Portrait of the Nation explores work by and of famous Scots
- Miriam Sturdee
- 3 November 2010
Exhibition contains portraiture from Henry Raeburn and David Wilkie
During the refurbishment of Edinburgh’s National Portrait Gallery, some of the permanent collection has found a temporary home in the National Galleries building on the Mound. The exhibition explores work by and of famous Scots, resulting in a blend of history and insight told in the faces of the past.
The collection is almost entirely composed of historical works, save for Ken Currie’s ‘Three Oncologists’ – presented here with background information on the trio as an indication of Scotland’s continuing contribution to the sciences. This complements the selection of artworks from the period of Enlightenment, where the country became a hub for the arts, science and literature. Among those depicted here are David Hume and Adam Ferguson. Delving further back, we find imagery from times of war, including a striking self-portrait of Robert Henderson Blyth as a soldier against a decimated background (‘Existence Precocious’). Moving forward again we can enjoy Scotland’s Golden Age through portraiture with works from Henry Raeburn and David Wilkie (whose self-portrait is pictured, above).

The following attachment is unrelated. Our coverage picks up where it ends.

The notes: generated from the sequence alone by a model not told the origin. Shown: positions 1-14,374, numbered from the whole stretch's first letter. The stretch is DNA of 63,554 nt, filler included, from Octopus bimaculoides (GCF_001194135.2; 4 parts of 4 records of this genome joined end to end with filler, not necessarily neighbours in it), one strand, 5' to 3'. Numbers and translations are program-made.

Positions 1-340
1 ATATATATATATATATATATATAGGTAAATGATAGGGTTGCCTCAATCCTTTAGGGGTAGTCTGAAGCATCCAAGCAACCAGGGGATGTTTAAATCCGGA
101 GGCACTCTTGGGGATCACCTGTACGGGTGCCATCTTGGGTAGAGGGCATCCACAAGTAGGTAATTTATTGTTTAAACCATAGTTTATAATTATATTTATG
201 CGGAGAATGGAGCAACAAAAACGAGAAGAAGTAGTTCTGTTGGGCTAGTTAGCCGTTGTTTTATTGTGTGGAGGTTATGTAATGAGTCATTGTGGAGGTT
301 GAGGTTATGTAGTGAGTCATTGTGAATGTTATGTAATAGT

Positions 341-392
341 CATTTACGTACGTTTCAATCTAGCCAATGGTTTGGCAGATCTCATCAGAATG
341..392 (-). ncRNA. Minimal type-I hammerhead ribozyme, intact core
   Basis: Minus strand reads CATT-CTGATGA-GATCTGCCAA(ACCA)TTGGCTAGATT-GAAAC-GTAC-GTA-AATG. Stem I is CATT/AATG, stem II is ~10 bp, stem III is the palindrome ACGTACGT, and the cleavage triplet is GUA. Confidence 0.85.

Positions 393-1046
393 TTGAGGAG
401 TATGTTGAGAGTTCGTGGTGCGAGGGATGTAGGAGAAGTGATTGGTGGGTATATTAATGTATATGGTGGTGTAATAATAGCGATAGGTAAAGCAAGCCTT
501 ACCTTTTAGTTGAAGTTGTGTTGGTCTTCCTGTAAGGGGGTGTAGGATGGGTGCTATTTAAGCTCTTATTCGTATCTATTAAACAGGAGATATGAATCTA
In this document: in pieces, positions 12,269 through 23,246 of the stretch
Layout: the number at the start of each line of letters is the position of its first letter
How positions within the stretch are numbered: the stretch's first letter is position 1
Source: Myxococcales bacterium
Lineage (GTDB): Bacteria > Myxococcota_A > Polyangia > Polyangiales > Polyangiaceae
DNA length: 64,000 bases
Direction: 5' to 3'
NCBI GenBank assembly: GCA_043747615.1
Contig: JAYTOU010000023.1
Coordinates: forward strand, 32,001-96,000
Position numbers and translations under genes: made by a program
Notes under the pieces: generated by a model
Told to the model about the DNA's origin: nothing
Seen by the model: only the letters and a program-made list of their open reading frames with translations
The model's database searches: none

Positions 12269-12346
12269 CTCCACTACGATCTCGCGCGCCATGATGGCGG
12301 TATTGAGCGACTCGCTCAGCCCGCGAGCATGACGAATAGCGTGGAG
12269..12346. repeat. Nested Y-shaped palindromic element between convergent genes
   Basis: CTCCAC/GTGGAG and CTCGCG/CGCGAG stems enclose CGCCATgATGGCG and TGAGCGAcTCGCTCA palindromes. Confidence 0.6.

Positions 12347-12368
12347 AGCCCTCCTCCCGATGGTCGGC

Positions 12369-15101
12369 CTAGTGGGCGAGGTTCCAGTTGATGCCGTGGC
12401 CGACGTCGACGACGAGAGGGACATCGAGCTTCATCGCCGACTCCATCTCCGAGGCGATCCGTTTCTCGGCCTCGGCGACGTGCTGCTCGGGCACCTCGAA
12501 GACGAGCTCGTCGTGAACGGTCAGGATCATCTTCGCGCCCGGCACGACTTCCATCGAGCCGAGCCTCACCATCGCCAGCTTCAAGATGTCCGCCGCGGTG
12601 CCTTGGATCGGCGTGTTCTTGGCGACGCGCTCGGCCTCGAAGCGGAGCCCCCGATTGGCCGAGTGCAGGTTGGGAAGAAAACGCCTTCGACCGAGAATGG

National Galleries of Scotland, until Sun 4 Sep 2011